March 2015: How Is the Smithsonian’s John Gray Making History Fun for Kids?
When you walk into the Smithsonian’s National Museum of American History, you need to make a decision. Where should you look first?
The museum has in its collection more than 3 million artifacts, including Dorothy’s ruby slippers from “The Wizard of Oz,” sheet music written by Duke Ellington, and an authentic 199-ton, 92-foot-long Southern Railway locomotive.
There are also wigs from Latina American singer and “Queen of Salsa” Celia Cruz, a Russian space suit worn by Sandra Bullock in the movie “Gravity” (2013), a Conestoga wagon — and more than two-dozen gowns worn by some of the nation’s most beloved First Ladies.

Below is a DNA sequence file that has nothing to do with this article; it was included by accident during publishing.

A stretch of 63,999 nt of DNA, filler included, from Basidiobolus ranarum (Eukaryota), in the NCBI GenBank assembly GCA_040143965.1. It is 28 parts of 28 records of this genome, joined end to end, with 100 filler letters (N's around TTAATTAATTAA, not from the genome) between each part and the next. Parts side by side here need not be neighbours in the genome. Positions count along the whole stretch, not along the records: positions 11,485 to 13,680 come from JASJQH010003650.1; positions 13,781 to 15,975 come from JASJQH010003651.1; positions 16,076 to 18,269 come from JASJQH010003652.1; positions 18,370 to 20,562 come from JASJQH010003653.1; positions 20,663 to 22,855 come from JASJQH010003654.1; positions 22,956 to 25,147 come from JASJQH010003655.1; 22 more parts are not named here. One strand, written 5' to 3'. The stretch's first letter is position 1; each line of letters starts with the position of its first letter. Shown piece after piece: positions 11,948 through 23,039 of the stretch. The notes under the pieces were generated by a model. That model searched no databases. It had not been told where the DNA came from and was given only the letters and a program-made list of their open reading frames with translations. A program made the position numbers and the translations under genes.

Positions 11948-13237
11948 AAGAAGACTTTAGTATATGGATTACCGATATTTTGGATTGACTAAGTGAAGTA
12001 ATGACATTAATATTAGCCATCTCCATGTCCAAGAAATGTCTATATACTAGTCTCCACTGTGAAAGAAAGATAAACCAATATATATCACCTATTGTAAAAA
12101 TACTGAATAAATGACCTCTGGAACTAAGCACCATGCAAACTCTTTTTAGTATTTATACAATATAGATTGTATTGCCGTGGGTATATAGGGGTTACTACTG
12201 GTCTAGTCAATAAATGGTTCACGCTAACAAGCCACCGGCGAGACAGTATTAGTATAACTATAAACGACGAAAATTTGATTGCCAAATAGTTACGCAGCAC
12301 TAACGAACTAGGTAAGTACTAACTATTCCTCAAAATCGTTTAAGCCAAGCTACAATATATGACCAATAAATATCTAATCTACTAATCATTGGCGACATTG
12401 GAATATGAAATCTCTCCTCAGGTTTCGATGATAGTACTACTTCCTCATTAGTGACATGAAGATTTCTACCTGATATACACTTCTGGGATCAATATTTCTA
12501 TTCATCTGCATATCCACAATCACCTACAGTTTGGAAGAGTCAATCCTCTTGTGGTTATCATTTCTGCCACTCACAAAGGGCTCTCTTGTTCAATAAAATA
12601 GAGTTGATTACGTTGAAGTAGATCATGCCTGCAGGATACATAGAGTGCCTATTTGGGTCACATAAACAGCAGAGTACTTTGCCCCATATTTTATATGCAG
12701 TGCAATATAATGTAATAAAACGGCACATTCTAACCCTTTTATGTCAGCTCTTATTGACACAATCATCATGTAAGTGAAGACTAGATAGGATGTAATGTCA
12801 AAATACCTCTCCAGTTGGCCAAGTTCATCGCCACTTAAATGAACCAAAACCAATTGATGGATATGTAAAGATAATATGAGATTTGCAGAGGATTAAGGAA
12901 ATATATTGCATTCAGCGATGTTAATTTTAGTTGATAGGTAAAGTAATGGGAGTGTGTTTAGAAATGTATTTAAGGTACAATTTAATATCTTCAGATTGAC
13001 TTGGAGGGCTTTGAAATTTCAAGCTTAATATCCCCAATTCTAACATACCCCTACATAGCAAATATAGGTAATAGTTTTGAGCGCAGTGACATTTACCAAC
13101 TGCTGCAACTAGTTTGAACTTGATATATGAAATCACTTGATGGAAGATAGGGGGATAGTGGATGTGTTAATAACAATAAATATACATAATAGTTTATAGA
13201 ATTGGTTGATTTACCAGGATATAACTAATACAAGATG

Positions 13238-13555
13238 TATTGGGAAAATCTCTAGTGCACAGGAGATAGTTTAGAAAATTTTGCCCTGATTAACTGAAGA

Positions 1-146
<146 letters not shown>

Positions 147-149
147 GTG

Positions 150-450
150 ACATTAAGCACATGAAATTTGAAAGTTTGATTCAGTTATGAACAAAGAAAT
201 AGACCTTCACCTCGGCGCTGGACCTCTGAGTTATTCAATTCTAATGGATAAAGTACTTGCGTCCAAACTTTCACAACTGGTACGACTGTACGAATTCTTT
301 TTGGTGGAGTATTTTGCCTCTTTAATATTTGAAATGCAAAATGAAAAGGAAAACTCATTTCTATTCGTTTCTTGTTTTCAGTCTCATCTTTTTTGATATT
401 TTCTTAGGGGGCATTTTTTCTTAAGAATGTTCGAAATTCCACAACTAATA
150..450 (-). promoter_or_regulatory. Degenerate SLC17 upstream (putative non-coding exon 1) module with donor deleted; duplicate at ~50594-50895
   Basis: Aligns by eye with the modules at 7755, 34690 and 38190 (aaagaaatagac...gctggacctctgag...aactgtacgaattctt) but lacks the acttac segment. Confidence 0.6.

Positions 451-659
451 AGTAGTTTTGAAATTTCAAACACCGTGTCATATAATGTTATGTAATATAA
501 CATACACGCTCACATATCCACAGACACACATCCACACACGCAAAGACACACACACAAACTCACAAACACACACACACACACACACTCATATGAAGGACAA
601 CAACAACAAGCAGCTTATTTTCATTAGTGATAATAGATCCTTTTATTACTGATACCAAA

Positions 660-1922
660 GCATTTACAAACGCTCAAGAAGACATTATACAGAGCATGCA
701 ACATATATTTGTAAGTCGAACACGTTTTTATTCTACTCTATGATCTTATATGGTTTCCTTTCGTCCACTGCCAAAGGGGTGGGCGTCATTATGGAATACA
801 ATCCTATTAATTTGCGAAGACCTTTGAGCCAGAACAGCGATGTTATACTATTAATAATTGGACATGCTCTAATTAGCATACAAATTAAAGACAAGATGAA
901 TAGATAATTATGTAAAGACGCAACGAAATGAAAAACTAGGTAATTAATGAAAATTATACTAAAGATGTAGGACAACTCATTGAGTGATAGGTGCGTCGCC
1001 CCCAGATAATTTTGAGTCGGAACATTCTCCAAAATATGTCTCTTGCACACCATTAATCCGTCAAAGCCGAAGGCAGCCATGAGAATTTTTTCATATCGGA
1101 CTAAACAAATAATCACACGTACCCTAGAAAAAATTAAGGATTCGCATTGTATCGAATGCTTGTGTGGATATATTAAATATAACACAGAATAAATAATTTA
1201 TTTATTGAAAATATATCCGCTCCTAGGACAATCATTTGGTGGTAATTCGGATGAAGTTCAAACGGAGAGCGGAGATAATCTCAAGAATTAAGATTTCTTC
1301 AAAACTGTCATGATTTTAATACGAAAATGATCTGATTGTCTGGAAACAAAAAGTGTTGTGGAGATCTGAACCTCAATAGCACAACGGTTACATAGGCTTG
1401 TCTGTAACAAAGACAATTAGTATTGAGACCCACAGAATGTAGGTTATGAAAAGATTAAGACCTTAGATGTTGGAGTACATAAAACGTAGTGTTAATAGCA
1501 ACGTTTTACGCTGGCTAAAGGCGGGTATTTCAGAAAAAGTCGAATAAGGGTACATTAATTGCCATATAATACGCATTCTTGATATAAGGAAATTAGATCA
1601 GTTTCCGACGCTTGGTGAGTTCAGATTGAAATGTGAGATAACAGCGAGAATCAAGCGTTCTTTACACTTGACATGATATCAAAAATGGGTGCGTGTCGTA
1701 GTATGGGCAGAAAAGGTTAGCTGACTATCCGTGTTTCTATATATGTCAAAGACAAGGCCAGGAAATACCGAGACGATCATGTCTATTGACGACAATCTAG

The man who presides over all of the fascinating artifacts of the nation’s history and culture — and its $34 million budget, plus the renewal of the museum’s large West Exhibition Wing — is John Gray, who has been the director of the National Museum of American History since July 2012.
We recently talked with John Gray in his corner office atop the museum. Scroll down for our Q&A, and learn why he says history “is the most fascinating subject anybody could ever try to understand.” Here’s to restoring enthusiasm in American history for kids, and their parents, too. — David Bruce Smith, Founder, and Hope Katz Gibbs, Executive Producer, The Grateful American™ Foundation